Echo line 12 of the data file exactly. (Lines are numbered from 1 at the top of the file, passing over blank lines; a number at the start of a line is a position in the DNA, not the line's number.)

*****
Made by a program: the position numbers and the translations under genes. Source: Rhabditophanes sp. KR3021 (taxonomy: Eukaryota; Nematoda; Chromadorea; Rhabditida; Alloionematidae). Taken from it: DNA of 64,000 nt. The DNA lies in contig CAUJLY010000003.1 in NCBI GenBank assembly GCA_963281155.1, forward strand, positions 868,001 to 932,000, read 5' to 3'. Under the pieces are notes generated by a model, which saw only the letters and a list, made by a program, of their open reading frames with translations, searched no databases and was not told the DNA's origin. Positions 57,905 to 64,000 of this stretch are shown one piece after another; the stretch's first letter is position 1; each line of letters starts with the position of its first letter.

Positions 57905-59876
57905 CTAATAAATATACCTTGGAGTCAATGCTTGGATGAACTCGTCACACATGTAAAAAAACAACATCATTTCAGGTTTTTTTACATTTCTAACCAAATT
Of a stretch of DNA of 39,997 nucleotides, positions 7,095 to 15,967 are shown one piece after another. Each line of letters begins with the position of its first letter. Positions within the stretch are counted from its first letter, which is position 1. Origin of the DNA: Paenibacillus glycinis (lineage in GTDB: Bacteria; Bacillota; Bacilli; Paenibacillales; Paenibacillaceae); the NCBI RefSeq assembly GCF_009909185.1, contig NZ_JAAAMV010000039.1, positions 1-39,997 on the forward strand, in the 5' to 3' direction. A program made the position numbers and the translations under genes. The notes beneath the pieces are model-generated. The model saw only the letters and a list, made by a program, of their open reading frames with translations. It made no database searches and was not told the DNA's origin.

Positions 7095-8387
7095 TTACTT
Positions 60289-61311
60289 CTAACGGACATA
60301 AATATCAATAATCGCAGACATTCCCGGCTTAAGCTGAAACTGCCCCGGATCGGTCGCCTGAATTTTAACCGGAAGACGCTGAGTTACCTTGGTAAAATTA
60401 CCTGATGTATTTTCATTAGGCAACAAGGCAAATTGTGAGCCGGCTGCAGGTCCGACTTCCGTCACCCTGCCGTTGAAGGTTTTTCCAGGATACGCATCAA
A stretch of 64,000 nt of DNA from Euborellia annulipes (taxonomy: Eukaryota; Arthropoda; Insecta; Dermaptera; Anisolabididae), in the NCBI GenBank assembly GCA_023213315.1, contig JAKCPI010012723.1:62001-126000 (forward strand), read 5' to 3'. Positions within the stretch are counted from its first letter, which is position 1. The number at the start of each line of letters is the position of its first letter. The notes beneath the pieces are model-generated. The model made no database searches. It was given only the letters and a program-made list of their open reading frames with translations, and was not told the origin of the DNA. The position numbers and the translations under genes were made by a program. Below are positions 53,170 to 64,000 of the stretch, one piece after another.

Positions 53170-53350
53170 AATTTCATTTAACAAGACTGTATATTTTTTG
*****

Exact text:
Positions 53170-53350